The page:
BISHOP'S RESTAURANTS, INC. OF TULSA v. WHOMBLEAnnotate this Case
BISHOP'S RESTAURANTS, INC. OF TULSA v. WHOMBLE
1960 OK 44
355 P.2d 560
Case Number: 38597
Supreme Court of Oklahoma
BISHOP'S RESTAURANTS, INC. OF TULSA AND JANE DOE, PLAINTIFFS IN ERROR,
MRS. HAROLD WHOMBLE, DEFENDANT IN ERROR.
¶0 1. Where trial judge rests his action in sustaining motion for
a new trial upon an erroneous instruction submitted to the jury and it appears
that such instruction was properly and correctly given, the ruling of the lower
court presents, on review, error with respect to a pure, simple, and unmixed
question of law, and in such case the order granting new trial will be reversed.
2. Where it appears there was no sufficient ground for new trial alleged in the motion of unsuccessful litigant and the examination of the entire record fails to disclose any legal grounds to support trial judge's obscure remarks as to his reasons for granting a new trial, this court will hold that no grounds existed, and that the lower court abused its discretion in making the order, which will be reversed on appeal.
Appeal from District Court of Tulsa County; Lewis C. Johnson, Judge.
Action to recover damages for injury to the person. Jury returned a verdict for defendants and trial court sustained plaintiff's motion for new trial. Defendants appeal from order granting new trial. Reversed.
Rucker, Tabor & Cox, Gurney G. Cox, O.H. (Pat) O'Neal, Tulsa, for plaintiffs in error.
Hudson, Hudson, Wheaton & Kyle, Thomas R. Brett, Tulsa, for defendant in error.
¶1 Mrs. Harold Whomble, plaintiff below, commenced this action to recover damages for bodily injuries received by her on the evening of May 4, 1956, while a patron in the establishment of defendant, Bishop's Restaurants, Inc., in Tulsa, Oklahoma. The petition alleges plaintiff pulled out a chair from the table specially arranged for her party of several ladies, then stepped in front of it and proceeded to be seated. While she was in process of sitting down, defendant's hostess (co-defendant below) negligently removed the chair from its position directly behind plaintiff. As a result of this act plaintiff fell to the floor sustaining a fractured coccyx (tail bone) and other injuries to her person. An averment is made that defendant, Bishop's Restaurants, Inc., owed a duty to see that guests present on the premises were properly seated, and that its hostess, acting as an agent and employee of the establishment, was negligent in carrying away the chair when plaintiff was in the motion of seating herself therein. Defendants answered by general denial, a plea of unavoidable casualty and contributory negligence. After trial resulted in a verdict for defendants, the lower court sustained plaintiff's motion for new trial. From the order granting a reexamination of fact issues, defendants bring this appeal.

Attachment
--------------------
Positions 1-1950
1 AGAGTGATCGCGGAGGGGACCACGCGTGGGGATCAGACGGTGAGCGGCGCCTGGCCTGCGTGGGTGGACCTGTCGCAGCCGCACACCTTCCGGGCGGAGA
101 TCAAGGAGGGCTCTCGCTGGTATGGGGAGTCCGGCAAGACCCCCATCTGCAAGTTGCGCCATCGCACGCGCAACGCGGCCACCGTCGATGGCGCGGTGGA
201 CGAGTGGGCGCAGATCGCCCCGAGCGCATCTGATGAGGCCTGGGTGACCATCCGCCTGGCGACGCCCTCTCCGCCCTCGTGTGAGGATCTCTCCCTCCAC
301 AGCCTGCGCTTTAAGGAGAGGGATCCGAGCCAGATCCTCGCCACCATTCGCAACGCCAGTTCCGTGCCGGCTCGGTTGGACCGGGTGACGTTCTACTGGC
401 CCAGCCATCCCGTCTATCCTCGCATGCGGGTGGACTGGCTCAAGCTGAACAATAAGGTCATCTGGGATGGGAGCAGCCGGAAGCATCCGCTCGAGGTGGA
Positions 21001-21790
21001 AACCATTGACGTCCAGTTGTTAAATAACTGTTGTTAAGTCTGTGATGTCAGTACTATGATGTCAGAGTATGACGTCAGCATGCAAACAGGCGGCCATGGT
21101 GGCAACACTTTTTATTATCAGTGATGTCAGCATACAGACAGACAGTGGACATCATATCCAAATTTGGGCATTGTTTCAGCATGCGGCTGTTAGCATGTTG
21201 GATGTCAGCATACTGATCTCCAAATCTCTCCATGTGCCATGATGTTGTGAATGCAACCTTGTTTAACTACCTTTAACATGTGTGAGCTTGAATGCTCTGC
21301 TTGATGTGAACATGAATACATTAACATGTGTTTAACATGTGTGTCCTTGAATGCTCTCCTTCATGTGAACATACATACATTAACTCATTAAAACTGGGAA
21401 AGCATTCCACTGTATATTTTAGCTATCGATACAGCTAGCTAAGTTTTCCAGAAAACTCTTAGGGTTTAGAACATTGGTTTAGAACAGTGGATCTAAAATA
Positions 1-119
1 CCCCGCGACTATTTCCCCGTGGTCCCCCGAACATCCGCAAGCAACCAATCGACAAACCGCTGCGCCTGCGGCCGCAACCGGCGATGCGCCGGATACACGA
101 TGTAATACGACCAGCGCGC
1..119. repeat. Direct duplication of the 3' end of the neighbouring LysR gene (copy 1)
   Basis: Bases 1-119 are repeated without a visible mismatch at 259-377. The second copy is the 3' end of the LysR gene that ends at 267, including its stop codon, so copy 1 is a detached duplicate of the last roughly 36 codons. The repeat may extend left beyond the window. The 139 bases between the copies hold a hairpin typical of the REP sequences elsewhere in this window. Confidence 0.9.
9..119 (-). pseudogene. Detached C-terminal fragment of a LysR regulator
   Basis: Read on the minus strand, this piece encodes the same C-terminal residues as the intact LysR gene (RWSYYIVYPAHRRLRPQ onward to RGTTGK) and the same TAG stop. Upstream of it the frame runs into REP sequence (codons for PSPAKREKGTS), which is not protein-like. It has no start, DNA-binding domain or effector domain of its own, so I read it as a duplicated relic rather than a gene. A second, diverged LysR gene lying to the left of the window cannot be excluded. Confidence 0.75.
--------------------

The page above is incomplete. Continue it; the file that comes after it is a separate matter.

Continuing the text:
¶2 For reversal defendants urge the order of the court below was an arbitrary and capricious act constituting error of law and an abuse of sound judicial discretion.
¶3 In her motion for a new trial plaintiff alleged:
"That the verdict of the jury is contrary to the evidence, contrary to the court's instructions, and not supported by the evidence.
"That the verdict of the jury is so flagrantly opposed to the evidence as to appear to have been the result of prejudice and is so opposed to justice as to immediately shock the conscience of the court."
¶4 While the journal entry of judgment is silent as to the grounds for granting a new trial, the record reveals the following comment voiced by the trial judge in sustaining the motion:
"The Court sustains the motion for a new trial on the ground that the verdict of the jury is unconscionable; the Court cannot approve it; the Court believes that there was no contributory negligence in this case and I am surprised that the jury could, by any stretch of the imagination, find contributory negligence in this case.
"I think it was error for the Court to give the contributory negligence instructions and for those reasons, both unconscionable and the giving of the contributory negligence instruction, the Court will grant a new trial."
¶5 Plaintiff asserts the action of the trial judge is buttressed by sound and valid reasons. Seeking to uphold the order, she invokes the rule that in granting a motion for a new trial the lower court is not limited to the grounds stated therein and has a broad latitude and discretion which will not be disturbed by the reviewing tribunal in the absence of a clear showing of manifest error and an abuse of discretion. Reyes v. Goss, 205 Okl. 140, 235 P.2d 950; Rein v. Patton, 208 Okl. 442, 257 P.2d 280.
¶6 Whether or not in the case at bar the issue of contributory negligence was properly submitted to the jury presents for our consideration a clear proposition of law. We are firmly committed to the view that where the lower court rests its action in granting a new trial upon the inclusion of an erroneous charge to the jury and such instruction is determined by the reviewing tribunal to have been correctly and properly given, the trial judge is deemed to have erred with respect to a pure, simple and unmixed question of law. In such instance the order granting a new trial will be reversed. Browne v. Bassett, 191 Okl. 22, 126 P.2d 705; Dowell, Inc. v. Layton, Okl., 261 P.2d 885.